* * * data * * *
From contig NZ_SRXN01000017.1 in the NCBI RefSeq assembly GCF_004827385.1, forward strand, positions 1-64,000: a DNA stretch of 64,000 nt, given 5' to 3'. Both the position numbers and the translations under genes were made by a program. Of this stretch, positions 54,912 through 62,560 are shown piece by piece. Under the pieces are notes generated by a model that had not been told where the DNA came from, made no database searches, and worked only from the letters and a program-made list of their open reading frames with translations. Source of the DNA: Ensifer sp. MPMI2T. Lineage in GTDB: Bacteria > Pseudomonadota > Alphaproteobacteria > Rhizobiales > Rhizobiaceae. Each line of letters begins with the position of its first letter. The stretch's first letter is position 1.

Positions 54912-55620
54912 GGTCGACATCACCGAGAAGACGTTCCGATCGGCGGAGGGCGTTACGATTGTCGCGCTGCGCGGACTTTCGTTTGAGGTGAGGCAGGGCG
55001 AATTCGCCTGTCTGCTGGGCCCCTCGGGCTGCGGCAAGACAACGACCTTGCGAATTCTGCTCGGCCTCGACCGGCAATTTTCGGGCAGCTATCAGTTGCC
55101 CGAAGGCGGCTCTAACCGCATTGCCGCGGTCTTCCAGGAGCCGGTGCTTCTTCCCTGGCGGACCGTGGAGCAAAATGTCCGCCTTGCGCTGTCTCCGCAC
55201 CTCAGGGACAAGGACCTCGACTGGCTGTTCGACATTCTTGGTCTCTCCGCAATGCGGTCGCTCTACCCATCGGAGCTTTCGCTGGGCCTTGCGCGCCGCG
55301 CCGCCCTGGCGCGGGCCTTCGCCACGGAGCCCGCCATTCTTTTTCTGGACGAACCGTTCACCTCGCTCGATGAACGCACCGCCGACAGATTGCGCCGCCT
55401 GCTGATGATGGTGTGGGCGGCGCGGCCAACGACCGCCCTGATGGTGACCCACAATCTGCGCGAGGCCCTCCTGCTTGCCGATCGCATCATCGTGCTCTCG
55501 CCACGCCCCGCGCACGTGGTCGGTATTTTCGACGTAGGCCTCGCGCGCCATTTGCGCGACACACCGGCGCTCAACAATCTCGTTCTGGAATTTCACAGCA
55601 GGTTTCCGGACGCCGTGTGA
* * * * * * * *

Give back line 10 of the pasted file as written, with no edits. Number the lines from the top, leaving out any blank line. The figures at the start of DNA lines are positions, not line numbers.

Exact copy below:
55601 GGTTTCCGGACGCCGTGTGA